Three major catalogue projects were undertaken: Egyptian Coffins (530 digital images of eleven coffins) following the conservation of these objects as part of the redisplay project; Cambridge Illuminated Manuscripts, Volume 1 (628 images); and The Book of the Dead of Ramose Papyrus (52 images). This last was photographed in sections and the images will be 'stitched together' to create larger sections. The photographers also provided digital images for the exhibition catalogues of the exhibitions of Paul Mellon: A Cambridge Tribute and From Reason to Revolution: Art and Society in Eighteenth Century Britain. They also scanned transparencies of Maggie Hambling's and Howard Hodgkin's work for press use and product development by Fitzwilliam Museum Enterprises.
The non-exclusive contract with the Bridgeman Art Library was negotiated for a further five years. An additional 475 transparencies and high resolution digital images were supplied to them with more to follow. The Museum also agreed to the use of its images in their new venture 'Fine Art Prints on Demand'. Just over 1,000 Fitzwilliam Museum images are already available and links will be developed between the relevant records on the Museum's website and the Print on Demand website to ease and speed access.
The departure of the Computer Manager and a gap of five months before the arrival of his replacement was ably managed by the Computer Associate, although of necessity it slowed down progress in certain areas.
Of prime concern over the last year has been the growing amount of image based data held, requiring more storage. Active management has reduced unintentional file duplication and is improving the quality of images gathered in preparation for the adoption of long-term storage solutions.
The Museum, supported by the University and MLA, is drawing to a close its current phase of ICT physical infrastructure improvement with the construction of a second server room. A new phase has now begun, focusing on empowering the individual users, and managing demands on the IT department. We have also been looking to increase the resilience of services by following trends in server virtualization. The investment in time and resources in the infrastructure has also put the Museum in a good position for the imminent mandatory conversion of the University telephone system. The Museum has also extended its remit to include oversight of the Hamilton Kerr Institute and efforts are being made to integrate the Institute's IT systems into the model of the Museum as a whole.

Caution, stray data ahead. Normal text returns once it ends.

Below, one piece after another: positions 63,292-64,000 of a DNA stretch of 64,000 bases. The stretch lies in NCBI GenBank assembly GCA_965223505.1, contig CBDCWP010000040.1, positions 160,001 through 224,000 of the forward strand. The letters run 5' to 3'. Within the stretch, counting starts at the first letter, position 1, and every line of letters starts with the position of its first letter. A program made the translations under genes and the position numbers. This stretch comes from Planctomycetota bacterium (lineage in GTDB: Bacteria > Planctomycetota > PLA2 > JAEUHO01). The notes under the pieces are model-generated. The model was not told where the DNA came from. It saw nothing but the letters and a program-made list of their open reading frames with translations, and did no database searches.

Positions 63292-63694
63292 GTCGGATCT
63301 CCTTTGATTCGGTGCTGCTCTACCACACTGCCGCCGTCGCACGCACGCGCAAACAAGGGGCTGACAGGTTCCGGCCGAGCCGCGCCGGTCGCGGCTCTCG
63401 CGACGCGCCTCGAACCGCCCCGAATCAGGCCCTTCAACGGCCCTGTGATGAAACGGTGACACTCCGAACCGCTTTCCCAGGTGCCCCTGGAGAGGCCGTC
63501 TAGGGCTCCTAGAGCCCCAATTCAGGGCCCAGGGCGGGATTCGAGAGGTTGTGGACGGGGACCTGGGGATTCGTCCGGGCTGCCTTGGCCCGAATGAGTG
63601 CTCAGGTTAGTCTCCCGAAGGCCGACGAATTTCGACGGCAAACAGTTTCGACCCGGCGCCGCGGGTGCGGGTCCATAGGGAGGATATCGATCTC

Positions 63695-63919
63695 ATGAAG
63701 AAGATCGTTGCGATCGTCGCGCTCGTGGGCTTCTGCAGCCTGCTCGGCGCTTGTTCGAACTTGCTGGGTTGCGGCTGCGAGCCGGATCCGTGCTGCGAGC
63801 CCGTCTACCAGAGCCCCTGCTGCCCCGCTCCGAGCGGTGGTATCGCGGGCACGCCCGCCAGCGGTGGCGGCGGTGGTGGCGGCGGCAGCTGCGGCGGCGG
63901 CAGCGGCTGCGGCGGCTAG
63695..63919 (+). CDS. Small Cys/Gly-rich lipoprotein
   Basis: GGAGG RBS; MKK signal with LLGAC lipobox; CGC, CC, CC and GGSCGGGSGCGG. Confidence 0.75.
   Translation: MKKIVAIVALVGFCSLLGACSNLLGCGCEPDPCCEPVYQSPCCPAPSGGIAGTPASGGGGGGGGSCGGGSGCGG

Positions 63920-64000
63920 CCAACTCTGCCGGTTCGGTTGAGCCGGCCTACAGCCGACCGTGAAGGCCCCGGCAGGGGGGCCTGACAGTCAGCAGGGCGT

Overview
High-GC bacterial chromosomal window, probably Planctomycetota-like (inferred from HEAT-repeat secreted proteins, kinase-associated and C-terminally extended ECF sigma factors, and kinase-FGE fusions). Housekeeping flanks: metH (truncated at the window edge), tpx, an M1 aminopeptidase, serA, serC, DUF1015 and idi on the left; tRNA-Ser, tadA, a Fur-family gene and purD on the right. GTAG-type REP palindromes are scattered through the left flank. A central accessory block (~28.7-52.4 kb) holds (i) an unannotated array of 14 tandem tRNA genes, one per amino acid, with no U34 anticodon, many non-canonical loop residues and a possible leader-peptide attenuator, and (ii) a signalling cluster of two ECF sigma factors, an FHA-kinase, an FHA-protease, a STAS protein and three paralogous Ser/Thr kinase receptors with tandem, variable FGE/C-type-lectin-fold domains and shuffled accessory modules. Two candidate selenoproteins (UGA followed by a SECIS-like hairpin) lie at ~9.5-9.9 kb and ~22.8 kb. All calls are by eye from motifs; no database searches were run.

In support of sustainability a number of initiatives are under way, including internal policy and procedures for the selection and recording of long-term digital assets. The Museum has also been leading a Cambridge Imaging Project in conjunction with the University Library, the Scott Polar Research Institute, and other museums of the University towards a single, collaborative system for digital asset management using the Institutional Repository, DSpace, for storage and preservation.
Following a successful introduction of Staff Review and Development for all eligible staff during Autumn 2006, 101 reviews were completed by February 2007. As a result, individual, team, and organizational training needs were mapped for the year ahead. 'Bite Size' half-hour training sessions began in January 2007, initially for front of house staff, but the sessions attracted a wider audience from other Museum staff in the course of the year, with average attendance of twenty per session (52 sessions held) .